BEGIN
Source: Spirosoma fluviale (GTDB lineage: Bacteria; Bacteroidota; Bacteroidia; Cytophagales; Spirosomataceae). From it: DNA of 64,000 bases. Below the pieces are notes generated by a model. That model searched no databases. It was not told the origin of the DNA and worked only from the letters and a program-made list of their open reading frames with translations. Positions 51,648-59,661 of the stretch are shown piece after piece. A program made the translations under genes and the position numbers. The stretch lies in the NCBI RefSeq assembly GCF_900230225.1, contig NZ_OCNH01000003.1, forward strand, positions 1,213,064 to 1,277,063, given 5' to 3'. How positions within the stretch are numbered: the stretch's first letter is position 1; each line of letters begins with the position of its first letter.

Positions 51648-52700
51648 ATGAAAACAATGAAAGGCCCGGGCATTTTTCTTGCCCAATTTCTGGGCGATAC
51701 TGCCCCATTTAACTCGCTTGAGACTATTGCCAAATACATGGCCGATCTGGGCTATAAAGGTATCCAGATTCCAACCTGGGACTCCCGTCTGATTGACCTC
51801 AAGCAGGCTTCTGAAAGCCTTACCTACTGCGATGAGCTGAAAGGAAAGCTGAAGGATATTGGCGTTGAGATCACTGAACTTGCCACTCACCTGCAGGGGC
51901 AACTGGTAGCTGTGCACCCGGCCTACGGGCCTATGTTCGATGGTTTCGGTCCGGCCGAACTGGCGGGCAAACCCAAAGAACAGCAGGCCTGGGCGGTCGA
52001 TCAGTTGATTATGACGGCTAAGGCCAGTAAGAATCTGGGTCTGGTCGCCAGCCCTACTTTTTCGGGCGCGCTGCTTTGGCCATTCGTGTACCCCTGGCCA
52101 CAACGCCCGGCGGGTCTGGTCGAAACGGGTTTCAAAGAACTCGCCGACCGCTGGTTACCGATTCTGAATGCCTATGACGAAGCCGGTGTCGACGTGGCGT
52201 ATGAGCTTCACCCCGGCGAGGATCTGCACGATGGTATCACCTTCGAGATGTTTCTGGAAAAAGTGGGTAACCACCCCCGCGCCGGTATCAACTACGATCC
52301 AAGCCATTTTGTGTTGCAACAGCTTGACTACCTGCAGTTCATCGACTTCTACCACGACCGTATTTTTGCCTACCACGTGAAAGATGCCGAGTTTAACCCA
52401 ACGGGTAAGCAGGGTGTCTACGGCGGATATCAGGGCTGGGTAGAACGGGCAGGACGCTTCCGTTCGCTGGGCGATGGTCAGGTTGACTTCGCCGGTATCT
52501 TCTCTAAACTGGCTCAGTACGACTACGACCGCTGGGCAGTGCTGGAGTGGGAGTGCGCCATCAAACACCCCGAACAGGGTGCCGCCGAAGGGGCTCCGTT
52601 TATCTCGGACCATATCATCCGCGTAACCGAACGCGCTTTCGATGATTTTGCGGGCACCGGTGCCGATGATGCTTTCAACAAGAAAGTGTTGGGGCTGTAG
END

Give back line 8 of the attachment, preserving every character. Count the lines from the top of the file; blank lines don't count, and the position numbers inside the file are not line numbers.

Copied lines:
52101 CAACGCCCGGCGGGTCTGGTCGAAACGGGTTTCAAAGAACTCGCCGACCGCTGGTTACCGATTCTGAATGCCTATGACGAAGCCGGTGTCGACGTGGCGT